One hundred and nine days from now, the world is going to change for the worse. In writer/director Justin Suttles’ short thriller, I’m Still Here, people are forced to take shelter as a mysterious invasion picks off people who are wandering out in the open. Young Maggie (Catherine Atkinson) finds herself alone in the basement for days, as her parents went out on a mission to get supplies.
On this day, Maggie makes a desperate call on her radio in hopes her parents can hear her. But, instead, she finds a young mother, Emory (Kate Kovach), and her infant on the other end. The two find a much-needed connection in their shared predicament. But, unfortunately, it’s now Maggie’s turn as the unknown enemy is about to breach her home.
“…Maggie finds herself alone in the basement for days…”
I’m Still Here was shot in a single no-frills location, that being, of course, the basement. It features a single actor in Atkinson with voice-over acting from Kovach. The story’s emotions and thrills come courtesy of well-thought-out camera angles, sound effects, and acting. Suttles does a fantastic job conjuring and orchestrating the thrills and brings a moment of much-needed hope in the end between Maggie and Emory.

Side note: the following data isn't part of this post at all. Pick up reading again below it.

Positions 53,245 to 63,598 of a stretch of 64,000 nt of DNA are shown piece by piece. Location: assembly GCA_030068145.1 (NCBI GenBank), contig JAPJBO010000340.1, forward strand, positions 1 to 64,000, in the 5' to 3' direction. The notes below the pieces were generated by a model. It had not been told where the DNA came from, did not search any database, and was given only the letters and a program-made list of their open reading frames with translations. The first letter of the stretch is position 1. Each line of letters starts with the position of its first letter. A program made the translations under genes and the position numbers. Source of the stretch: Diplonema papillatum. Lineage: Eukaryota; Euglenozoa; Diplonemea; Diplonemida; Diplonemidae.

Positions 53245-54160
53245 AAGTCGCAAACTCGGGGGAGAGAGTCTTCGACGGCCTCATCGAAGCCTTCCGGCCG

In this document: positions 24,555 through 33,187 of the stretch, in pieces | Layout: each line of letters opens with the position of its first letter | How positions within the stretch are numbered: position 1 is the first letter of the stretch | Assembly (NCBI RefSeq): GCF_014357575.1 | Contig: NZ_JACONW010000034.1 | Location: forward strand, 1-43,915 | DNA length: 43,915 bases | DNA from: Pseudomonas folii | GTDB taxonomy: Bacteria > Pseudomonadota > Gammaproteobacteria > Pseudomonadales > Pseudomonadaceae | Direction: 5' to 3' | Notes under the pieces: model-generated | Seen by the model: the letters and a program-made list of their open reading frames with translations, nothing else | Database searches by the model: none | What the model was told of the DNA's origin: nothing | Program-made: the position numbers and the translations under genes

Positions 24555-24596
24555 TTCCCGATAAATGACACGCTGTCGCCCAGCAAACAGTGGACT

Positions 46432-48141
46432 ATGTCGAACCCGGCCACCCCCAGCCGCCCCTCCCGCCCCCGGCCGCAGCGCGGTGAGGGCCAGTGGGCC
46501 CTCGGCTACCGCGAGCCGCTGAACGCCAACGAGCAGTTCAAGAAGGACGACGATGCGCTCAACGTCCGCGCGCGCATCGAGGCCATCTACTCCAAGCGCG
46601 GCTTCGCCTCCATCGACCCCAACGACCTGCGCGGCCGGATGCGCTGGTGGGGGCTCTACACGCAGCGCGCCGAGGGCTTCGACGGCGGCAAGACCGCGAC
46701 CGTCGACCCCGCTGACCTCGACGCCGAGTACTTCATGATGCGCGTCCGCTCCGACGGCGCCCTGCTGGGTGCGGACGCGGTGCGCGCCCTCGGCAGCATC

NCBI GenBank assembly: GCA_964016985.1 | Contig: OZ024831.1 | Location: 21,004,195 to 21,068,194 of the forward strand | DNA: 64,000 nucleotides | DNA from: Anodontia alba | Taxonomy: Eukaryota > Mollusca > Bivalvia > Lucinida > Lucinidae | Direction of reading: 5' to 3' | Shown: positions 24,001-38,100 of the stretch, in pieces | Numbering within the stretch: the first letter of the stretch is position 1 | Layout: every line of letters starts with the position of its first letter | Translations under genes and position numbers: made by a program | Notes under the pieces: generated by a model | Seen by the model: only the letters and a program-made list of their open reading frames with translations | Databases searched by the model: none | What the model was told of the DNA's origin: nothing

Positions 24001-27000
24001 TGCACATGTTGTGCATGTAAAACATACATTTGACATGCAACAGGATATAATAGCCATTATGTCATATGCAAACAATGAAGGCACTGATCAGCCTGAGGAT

The only criticism I have of I’m Still Here is that the thriller elements could have been pushed a little bit further. Close-ups of Maggie could have been closer, the lighting (or lack thereof) could have been darker, and the scares scarier. I say this knowing that it needs to be seen in a theater where sound and light are better controlled. Nevertheless, the short film is an excellent example of doing a lot with very little money and taps into the fact that what you don’t see is scarier than what you do.
"…Suttles does a fantastic job conjuring and orchestrating the thrills…"